Credit Freeze in Israel
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Credit Freeze in Israel

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In another measure to fight inflation, the Bank of Israel has ordered the nation’s banks to cut back on the amount of credit they have been giving out. No date has yet been set for the new regulation and the amount and type of credit frozen will be decided jointly by the individual bank and the Bank of Israel.

The decision for the new measure was made because the amount of loans the banks have been making has considerably exceeded the rate of deposits, causing a constant flow of money into the economy. Up to now, the banks have been able to give credit according to their liquidity rate, the sum total of their deposits. This figure varies from day to day and so is difficult for the Bank of Israel to control.

Despite heavy fines by the Bank of Israel, the nation’s banks have been exceeding the credit regulations because of customer pressure. The amount over the regulations has exceeded IL 900 million during a time when bank deposits have dropped IL 400 million. The first expected to feel the new pinch are small depositors who will no longer be able to make overdrafts on their accounts. But business will also be hit except for those industries which are involved in export. These firms will continue to get credit on special terms.

The new regulations come after a two percent increase in the rate for loans were put into effect two weeks ago as part of the government’s efforts to combat inflation.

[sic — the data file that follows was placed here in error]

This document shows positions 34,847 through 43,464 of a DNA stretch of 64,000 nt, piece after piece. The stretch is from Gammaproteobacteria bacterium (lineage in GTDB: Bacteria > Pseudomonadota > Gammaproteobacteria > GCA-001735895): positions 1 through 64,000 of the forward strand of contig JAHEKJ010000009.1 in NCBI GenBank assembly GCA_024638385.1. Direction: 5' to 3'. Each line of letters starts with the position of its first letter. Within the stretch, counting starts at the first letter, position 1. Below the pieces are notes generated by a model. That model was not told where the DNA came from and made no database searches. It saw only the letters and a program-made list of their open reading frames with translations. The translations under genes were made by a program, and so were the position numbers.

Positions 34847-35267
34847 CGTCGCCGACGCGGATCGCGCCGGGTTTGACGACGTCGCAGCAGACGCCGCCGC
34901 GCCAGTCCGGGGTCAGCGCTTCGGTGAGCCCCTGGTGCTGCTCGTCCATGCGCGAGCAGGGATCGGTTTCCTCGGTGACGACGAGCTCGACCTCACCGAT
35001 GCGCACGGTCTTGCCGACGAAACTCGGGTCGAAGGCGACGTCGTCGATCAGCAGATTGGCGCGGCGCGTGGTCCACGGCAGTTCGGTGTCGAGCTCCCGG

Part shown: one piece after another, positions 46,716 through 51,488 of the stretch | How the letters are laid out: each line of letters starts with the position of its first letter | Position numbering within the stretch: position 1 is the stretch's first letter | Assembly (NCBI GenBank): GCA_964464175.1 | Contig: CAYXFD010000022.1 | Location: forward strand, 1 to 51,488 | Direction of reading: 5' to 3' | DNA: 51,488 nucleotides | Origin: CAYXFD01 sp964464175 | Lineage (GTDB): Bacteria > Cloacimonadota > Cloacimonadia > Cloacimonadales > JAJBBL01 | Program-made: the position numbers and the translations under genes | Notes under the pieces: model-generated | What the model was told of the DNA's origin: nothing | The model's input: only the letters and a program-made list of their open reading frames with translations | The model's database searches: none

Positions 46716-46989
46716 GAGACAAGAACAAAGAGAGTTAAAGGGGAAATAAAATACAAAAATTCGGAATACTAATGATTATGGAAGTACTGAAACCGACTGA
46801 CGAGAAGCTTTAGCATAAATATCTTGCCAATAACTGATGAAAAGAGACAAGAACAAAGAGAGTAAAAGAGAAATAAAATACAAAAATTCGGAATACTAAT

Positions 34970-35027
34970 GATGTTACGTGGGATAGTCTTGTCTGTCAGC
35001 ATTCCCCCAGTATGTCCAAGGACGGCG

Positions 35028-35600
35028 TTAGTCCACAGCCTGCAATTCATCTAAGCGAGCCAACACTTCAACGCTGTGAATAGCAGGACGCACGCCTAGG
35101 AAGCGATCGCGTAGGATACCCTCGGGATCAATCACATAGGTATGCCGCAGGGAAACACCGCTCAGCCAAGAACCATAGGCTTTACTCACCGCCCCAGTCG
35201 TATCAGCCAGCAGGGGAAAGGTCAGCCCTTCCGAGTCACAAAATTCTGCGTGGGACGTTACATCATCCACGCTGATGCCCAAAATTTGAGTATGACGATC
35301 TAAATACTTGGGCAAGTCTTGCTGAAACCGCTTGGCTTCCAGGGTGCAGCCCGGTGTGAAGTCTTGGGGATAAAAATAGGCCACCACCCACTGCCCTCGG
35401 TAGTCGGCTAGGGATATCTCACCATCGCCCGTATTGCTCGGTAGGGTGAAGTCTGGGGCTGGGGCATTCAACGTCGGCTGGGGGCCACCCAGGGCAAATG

Meanwhile, an offer to purchase the failed Israel-British Bank by an international consortium was withdrawn after the prospective buyers said they could not meet the Bank of Israel conditions for the transaction. The Israel-British Bank, which is still under the Bank of Israel control, is still up for sale for another nine days. A Tel Aviv District Court earlier this week named lawyer Ezra Goddard as receiver for the bank. Goddard said the bank had 10 days to find a serious buyer.

The first offer–and so far the only one–came from an international consortium headed by Dr. Tibor Rosenbaum, the owner of International Credit Bank in Switzerland. The Bank of Israel said the government would underwrite $25 million of the Israel-British Bank’s debts for anyone willing to buy it, but the foreign group had already announced it was not interested.

In the meantime, the Bank of Israel is reportedly determined to underwrite losses of the British branch of the bank, but no official stand had been adopted. The Supreme Court over-ruled Monday a lower court’s decision and decided that Yehoshua Bension, former manager of the Israel-British Bank should remain in custody eight more days. Bension was arrested two weeks ago on suspicion of embezzling funds from the bank.

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